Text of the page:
Since release Spring ’20 Patch 5, the behavior of the App Launcher has changed as described in this Release Note. If you have automated UI tests using this feature, you will have to adapt your test scripts. In this post I will give an example how to fix it when using Selenium.

Not familiar with Selenium WebDriver? It is the de-facto standard open-source tool for testing web applications like the Salesforce app. Learn more about Selenium WebDriver on its homepage or this Wikipedia article. This 5 Minute Getting Started Guide leads you through the first steps to run tests automatically. In June 2013 the tool was also the topic of this Salesforce Developer blog post.

Below is a screenshot of the App Launcher in the upper left corner, marked by a red circle:

Prior to the Spring ’20 Patch 5, clicking the App Launcher icon would have opened the dialog box straight away:

Now you’ll notice that clicking the App Launcher will open a combo box instead:

For any existing automated UI test, clicking on the icon will continue to work but the script will eventually get stuck because it expects the old dialog to appear. An elaborate fix would be to enter a value in the search field and then click on the desired item is the list. There is, however, a much easier way to fix this: let your automated scripts click on the “View All” link at the bottom, noted here with the red circle:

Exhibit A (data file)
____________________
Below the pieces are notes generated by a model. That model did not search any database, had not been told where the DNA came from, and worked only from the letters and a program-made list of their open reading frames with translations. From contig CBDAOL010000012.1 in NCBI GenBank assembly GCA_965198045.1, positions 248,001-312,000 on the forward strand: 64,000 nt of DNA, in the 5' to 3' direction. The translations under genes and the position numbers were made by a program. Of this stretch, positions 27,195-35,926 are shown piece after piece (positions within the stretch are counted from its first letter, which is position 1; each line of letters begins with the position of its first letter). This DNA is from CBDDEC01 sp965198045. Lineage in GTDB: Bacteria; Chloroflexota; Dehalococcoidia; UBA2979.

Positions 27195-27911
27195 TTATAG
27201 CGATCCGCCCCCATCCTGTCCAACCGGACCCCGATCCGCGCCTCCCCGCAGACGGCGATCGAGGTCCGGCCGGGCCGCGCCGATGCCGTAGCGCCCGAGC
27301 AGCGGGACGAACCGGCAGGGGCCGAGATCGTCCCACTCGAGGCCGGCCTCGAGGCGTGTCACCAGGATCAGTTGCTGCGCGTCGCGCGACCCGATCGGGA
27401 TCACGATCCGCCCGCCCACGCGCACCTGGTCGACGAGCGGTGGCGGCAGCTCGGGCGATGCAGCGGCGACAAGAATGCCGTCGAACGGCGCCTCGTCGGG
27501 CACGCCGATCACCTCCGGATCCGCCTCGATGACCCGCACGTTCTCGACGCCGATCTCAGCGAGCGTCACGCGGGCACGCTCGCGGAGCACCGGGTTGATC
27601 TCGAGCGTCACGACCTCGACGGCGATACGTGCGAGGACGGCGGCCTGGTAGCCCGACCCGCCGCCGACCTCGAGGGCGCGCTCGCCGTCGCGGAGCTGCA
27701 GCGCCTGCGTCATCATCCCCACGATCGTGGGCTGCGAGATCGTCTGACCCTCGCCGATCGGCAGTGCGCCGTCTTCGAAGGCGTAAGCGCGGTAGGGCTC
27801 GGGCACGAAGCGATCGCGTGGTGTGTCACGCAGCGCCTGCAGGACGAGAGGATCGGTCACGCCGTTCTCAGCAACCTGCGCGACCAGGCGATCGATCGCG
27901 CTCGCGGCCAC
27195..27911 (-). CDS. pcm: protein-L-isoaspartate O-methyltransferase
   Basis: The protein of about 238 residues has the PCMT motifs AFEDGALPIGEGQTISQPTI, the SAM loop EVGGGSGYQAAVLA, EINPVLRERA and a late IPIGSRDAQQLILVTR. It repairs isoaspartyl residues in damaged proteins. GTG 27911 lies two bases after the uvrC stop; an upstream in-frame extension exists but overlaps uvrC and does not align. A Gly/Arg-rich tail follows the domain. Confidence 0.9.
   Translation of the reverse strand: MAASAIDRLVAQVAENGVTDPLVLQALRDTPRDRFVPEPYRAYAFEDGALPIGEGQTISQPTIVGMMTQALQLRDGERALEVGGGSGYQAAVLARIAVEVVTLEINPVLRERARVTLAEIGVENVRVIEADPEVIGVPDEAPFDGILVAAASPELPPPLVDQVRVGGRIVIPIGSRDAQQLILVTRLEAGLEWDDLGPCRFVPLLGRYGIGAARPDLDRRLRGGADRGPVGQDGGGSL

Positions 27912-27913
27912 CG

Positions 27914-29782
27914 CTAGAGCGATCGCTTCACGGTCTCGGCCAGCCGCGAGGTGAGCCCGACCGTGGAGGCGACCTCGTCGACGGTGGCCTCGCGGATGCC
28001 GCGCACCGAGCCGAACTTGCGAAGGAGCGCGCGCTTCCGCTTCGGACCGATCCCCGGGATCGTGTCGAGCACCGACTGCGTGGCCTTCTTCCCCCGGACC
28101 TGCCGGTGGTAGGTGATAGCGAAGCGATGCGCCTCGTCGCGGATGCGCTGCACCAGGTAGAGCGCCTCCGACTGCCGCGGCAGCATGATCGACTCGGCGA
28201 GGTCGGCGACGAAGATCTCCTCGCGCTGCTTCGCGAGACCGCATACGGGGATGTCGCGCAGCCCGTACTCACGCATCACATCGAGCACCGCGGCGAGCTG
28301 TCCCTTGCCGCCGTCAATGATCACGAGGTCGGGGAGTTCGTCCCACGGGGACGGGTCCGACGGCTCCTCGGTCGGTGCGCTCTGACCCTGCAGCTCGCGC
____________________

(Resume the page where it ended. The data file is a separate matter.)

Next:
Once you click this link, you are presented with the old dialog depicted above. In other words: just insert a click on the link and continue with the same code you had been using before.

Now let’s look at an example of how to implement this fix using Selenium.

The next code snippet assumes you have already such a helper method in place. Just insert line 5 to bring up the old dialog and you are almost(!) back in business:

Please note: the method jsClick(..) is referring to code sample 3 in this Knowledge article.

Why only “almost” back in business? Well, it’s important to remember locators of web elements tend to change from release to release, and that’s what remains to be done. Here’s an example using an XPath locator for clicking on “Accounts”.

In case you have not yet introduced such a helper method, here is a simple implementation:

Please feel free to rename and modify this helper method as you see fit, because your needs will likely be different.

About the Author

Georg Neumann is a test automation aficionado for 20+ years and therefore intimately familiar with Selenium since version 1. He is part of the Prerelease Business Scenario Testing (BST) program run by Salesforce. The BST program offers qualified customers the opportunity for prerelease testing of their Salesforce application. As part of the program, this team executes a subset of customer automated UI tests against a copy of their sandbox org on a pre-release instance. Contact your account team if you are interested in learning more about BST. Follow Georg on Trailblazer or LinkedIn.

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